Aston Villa: A Positive Start for Team in Life After Martin O'Neill

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Aston Villa: A Positive Start for Team in Life After Martin O'Neill
Jamie McDonald/Getty Images

Despite the predictions of many a pundit, life at Villa Park has progressed relatively serenely since the sudden departure of Martin O’Neill. Although two games into the new season is clearly far too early to judge the outcome of the season, a comfortable 3-0 win against West Ham, and a 1-1 draw in Vienna, is a solid beginning to the new campaign.

The wave of support for caretaker manager, Kevin MacDonald, is testament to this. When O’Neill quit, he was a 30-1 outsider for the permanent position. Today, he is the bookmakers’ favourite at 6/4.

On Wednesday, the summer’s longest-running transfer story was finally ended, as James Milner completed his £26m move to the City of Manchester Stadium. Whilst losing your Player of the Year is bound to be a blow for any club, almost everybody would agree that Villa have negotiated an incredible deal.

£18m in cash, plus Stephen Ireland, is a remarkable amount for a player, who has been consistently solid throughout his career, with one outstanding season last year. Indeed, many would argue that Stephen Ireland is just as good a player, if not better than Milner anyway.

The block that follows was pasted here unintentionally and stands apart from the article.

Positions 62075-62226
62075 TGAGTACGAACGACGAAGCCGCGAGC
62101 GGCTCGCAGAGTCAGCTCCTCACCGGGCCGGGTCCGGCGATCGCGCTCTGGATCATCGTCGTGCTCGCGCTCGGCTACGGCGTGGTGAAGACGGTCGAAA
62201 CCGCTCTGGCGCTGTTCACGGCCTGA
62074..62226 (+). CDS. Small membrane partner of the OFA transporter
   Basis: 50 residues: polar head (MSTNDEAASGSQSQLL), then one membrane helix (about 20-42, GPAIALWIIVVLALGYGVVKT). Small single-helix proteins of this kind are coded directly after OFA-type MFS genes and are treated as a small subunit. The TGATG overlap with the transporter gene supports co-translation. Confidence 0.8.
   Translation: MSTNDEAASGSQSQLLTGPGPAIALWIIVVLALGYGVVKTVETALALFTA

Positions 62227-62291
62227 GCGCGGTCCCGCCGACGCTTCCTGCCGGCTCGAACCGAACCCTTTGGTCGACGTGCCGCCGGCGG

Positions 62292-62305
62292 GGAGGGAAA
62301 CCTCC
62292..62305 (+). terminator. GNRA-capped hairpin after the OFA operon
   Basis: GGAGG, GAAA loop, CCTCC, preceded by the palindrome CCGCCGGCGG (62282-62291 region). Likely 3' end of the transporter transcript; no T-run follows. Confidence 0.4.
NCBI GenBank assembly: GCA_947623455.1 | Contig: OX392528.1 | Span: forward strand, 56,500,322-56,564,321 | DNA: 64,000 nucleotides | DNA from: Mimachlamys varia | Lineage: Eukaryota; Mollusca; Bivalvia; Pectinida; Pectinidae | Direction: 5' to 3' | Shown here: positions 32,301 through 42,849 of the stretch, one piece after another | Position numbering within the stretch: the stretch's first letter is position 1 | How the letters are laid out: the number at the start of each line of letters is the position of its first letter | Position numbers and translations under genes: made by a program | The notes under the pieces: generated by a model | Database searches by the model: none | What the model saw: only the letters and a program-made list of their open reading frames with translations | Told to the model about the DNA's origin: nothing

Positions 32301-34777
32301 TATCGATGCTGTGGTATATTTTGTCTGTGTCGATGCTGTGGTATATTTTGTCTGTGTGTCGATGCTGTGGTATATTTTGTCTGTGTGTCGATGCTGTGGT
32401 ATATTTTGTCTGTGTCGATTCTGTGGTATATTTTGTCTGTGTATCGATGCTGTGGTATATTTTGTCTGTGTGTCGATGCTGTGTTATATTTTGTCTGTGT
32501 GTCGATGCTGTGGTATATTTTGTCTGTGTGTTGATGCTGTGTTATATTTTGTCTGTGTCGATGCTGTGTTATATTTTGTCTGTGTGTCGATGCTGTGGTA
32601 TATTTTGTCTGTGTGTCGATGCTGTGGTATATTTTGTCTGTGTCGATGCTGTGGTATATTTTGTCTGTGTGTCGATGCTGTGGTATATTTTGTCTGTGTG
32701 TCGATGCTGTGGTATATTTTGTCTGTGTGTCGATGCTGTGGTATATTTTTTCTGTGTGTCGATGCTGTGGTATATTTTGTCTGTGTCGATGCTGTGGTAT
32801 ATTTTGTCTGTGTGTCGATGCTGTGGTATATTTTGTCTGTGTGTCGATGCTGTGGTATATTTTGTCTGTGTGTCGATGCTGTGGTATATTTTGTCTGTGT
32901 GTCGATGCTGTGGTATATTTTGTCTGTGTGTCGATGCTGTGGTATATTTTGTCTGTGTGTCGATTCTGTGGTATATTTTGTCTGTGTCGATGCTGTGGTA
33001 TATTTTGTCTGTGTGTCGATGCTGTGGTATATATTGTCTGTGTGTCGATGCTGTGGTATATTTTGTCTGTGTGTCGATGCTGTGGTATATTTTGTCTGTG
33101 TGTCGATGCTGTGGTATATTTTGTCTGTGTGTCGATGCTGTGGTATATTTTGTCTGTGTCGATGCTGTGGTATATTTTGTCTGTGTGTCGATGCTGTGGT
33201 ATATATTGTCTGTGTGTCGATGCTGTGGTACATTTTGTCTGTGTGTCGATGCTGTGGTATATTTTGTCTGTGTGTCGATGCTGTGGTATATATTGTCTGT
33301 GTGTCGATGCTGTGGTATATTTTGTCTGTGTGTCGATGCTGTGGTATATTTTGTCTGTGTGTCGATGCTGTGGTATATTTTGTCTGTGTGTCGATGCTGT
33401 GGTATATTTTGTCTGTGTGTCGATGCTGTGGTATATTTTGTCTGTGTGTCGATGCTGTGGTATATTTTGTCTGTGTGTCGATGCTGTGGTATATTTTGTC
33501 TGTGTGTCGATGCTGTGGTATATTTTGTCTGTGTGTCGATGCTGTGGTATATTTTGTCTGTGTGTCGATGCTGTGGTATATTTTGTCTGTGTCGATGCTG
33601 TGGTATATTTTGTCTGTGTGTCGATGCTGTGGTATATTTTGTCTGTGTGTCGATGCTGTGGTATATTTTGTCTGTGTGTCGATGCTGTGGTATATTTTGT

With no new signings at the time, the major story ahead of Villa’s opening day match with West Ham was that James Milner had been named in the squad for the match. A risky move no doubt—the player’s head could have been elsewhere, leading to a poor performance, or even worse, an injury could have scuppered the whole deal.

However, despite these concerns, Milner was named in the starting XI, a move that led Villa Park to boo the announcement of his name. However, 85 minutes later as he left the field having scored Villa’s third goal, he received a standing ovation. Whatever you may feel about his motivation for moving clubs, he put in a final magnificent performance for the club. A true professional.

Another bonus for Villa has been the performance of the younger players that have been given their chance under MacDonald. Much has been said and written about Marc Albrighton’s performance against West Ham, where he set up two of the goals, and was instrumental in the other. Again, he was the best Villa player on the pitch in Vienna yesterday.

He now looks to be living up to the hype that he has been receiving over the past year from Villa fans. An old-school type winger, he loves nothing more than to run at his fullback and deliver a telling cross. His emergence has also led to the switch inside for Ashley Young, where he has the freedom to roam.

Several of the young players were given the opportunity in a weakened squad for the Europa League match in Vienna. Eric Lichaj, Barry Bannan, and Jonathan Hogg were all given the opportunity alongside Albrighton, Nathan Delfouneso, and Andreas Weimann came on as substitutes.